Written by Jerry Engler Tuesday, 21 February 2012 16:33John “Dale” Anderson and wife Jean of Canton share a long tradition on their land farmed by Kim Koop of Hillsboro.
The Andersons are 2012 Banker Award winners for soil conservation with the Marion County Natural Resources Conservation Service District.
Koop somewhat shares the honor as farm operator, dating back through decades in that relationship with the Andersons begun by Koop’s father, Bennie.
The land is something drivers on U.S. Highway 56 see all the time just past the water tower west of Hillsboro. But Koop said the 154.5 acres of cropland—situated in the northeast quarter of the section west of the tower running along the highway—with brome grass waterways— may not stand out to passersby.
Written by Kevin Hower Tuesday, 21 February 2012 16:33Terry Vinduska has adapted to being an innovator. He has extended his business flexibility both in putting soil conservation structures on his family’s farm land west of Pilsen, and in creating a risk-abating family farm corporation.
He has been recognized for building a large amount of soil conservation structures in only one year on his family’s land with a 2012 Banker Award from the Marion County Natural Resources and Conservation Services District.
In awarding Vinduska, NRCD described his activity this way: “He started with a plan to eliminate the ditches, and constructed 21.4 acres of grass waterways.
“When the waterways were established, 36,360 feet of gradient terraces and 1,952 feet of diversion terraces were...
Written by Jerry Engler Tuesday, 21 February 2012 16:32Mervin Deines may hold a Marion County record for farming the same place for 76 years.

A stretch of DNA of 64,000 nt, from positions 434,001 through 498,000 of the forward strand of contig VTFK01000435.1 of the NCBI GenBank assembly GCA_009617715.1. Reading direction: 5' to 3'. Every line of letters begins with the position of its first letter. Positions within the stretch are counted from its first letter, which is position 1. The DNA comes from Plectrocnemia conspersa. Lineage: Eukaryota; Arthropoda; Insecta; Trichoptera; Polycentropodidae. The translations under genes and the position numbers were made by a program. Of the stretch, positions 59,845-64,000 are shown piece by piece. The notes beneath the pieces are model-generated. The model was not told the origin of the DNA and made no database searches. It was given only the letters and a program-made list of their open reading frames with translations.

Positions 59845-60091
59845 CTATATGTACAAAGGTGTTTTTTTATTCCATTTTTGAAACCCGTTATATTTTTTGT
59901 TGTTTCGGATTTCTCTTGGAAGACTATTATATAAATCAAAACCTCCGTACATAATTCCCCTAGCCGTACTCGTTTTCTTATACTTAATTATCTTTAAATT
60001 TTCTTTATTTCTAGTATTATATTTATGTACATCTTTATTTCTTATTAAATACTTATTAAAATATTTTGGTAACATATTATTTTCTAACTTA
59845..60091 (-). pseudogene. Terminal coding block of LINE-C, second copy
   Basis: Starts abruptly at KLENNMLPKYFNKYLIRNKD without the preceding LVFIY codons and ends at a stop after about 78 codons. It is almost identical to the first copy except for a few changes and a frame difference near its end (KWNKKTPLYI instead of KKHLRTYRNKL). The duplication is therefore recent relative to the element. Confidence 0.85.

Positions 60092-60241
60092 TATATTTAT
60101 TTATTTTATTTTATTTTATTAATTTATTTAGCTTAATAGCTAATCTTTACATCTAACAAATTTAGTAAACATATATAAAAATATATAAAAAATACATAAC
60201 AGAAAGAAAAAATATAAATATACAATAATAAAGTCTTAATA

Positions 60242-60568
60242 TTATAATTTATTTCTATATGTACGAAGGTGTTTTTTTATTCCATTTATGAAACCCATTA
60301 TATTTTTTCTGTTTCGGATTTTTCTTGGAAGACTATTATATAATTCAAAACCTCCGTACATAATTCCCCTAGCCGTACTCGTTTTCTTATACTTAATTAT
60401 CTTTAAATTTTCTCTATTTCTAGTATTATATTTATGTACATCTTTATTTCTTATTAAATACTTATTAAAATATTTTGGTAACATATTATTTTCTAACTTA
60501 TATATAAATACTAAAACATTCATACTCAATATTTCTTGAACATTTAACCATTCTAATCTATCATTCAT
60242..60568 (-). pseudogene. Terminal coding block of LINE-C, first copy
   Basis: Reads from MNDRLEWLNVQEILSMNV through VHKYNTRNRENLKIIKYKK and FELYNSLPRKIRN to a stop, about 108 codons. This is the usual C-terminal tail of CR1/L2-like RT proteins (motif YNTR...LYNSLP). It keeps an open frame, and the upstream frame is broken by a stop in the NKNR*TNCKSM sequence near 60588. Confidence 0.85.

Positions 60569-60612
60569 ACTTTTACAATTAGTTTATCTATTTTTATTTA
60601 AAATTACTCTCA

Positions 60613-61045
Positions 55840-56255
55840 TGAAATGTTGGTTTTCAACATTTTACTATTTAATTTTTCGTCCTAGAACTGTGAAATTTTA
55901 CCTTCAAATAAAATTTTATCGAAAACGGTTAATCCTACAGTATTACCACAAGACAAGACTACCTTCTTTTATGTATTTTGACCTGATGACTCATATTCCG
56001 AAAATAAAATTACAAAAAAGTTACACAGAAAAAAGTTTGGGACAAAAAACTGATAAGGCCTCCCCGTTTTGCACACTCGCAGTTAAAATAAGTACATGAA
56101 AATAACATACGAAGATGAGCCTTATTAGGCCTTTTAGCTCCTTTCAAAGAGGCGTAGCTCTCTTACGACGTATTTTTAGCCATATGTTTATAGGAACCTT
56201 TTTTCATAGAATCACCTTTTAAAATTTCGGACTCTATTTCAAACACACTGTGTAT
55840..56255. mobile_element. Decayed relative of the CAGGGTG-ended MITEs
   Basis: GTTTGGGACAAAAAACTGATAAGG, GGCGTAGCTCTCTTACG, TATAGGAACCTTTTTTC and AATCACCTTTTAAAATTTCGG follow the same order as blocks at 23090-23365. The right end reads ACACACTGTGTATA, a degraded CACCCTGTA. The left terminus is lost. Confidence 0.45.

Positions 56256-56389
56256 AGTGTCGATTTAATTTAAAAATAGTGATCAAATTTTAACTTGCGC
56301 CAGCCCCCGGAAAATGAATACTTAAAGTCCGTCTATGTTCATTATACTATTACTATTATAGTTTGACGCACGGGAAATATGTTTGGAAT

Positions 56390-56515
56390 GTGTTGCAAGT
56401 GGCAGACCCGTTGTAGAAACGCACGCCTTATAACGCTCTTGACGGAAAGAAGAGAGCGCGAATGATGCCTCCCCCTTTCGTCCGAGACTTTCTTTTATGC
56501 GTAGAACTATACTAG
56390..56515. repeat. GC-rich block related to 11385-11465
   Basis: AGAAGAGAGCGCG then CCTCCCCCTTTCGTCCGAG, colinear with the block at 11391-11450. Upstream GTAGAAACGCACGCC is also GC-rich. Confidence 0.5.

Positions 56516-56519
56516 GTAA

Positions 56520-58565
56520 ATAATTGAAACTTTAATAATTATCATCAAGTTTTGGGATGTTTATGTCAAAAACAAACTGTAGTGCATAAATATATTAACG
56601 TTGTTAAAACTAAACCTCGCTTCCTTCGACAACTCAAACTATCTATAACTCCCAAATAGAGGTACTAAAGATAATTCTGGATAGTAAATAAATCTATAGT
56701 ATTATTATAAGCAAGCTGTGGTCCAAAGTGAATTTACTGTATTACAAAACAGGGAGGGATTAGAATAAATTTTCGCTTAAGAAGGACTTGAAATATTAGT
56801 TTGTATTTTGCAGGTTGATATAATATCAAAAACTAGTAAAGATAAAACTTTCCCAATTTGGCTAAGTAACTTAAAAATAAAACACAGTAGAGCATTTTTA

That happens to be his age. He lives where he was born on 350th Road in the Ramona community, and he said, “I’ve been farming since I could start walking.”
Deines and wife Leona are Marion County Continuation Award winners for the Natural Resources Conservation Services.
Deines not only started building terraces and waterways early in his career, but has continued doing so—and has rebuilt them as necessary.
According to NRCS, Deines “started his farming career with soil conservation as a priority, building terraces and waterways. As his operation expanded, he continued to add conservation practices.
“He earned this award because he...
Written by Patty Decker Tuesday, 21 February 2012 16:26More than 100 people attended the Marion County Conservation District’s 66th annual dinner and meeting Saturday at Eastmoor United Methodist Church in Marion.
In addition to poster contest presentations and recognizing conservation award recipients, Michelle Carlson of Hillsboro talked about her experiences in “Connecting Your Classroom to Kansas Agriculture,” along with providing a slide show.
Carlson, a second-grade teacher at Hope Elementary School, thanked the district for providing a scholarship for her to attend the five-day class last summer.
“It was an awesome class,” she said, “and I have a short snippet of what we did and some of the ways we are incorporating (what was learned) in the classroom.”
Written by John Schlageck Tuesday, 31 January 2012 15:24A recent swing through northwestern Kansas reveals a winter wheat crop that looks really good. Stands are uniform, the color is a dark green and even with the mild temperatures so far this winter, most of the wheat has not grown too quickly and may escape the specter of winter kill.
Even in southwestern Kansas, that region of the state hit the hardest last year, the wheat crop looks good. Favorable growing conditions began the end of September and early October when this year’s crop was being planted.
Rains from 3 to 6 inches were reported in much of southwestern Kansas, although some of the cropland near Elkhart, Sublette, Satanta and Meade didn’t receive plentiful rainfall.
A similar weather pattern swept through this part of...
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